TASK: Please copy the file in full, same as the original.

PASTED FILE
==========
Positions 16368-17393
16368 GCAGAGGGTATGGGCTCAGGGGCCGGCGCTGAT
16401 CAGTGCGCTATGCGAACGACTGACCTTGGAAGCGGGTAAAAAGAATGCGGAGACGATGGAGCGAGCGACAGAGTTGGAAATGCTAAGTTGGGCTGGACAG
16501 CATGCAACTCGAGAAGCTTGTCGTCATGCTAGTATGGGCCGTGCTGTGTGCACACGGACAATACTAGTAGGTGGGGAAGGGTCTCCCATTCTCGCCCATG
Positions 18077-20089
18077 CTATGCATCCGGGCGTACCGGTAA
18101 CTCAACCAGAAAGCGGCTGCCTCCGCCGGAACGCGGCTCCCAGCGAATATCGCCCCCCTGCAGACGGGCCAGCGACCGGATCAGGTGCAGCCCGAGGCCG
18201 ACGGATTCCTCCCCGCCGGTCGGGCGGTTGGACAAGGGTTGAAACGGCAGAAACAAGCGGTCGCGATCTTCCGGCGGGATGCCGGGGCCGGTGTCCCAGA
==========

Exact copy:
Positions 16368-17393
16368 GCAGAGGGTATGGGCTCAGGGGCCGGCGCTGAT
16401 CAGTGCGCTATGCGAACGACTGACCTTGGAAGCGGGTAAAAAGAATGCGGAGACGATGGAGCGAGCGACAGAGTTGGAAATGCTAAGTTGGGCTGGACAG
16501 CATGCAACTCGAGAAGCTTGTCGTCATGCTAGTATGGGCCGTGCTGTGTGCACACGGACAATACTAGTAGGTGGGGAAGGGTCTCCCATTCTCGCCCATG
Positions 18077-20089
18077 CTATGCATCCGGGCGTACCGGTAA
18101 CTCAACCAGAAAGCGGCTGCCTCCGCCGGAACGCGGCTCCCAGCGAATATCGCCCCCCTGCAGACGGGCCAGCGACCGGATCAGGTGCAGCCCGAGGCCG
18201 ACGGATTCCTCCCCGCCGGTCGGGCGGTTGGACAAGGGTTGAAACGGCAGAAACAAGCGGTCGCGATCTTCCGGCGGGATGCCGGGGCCGGTGTCCCAGA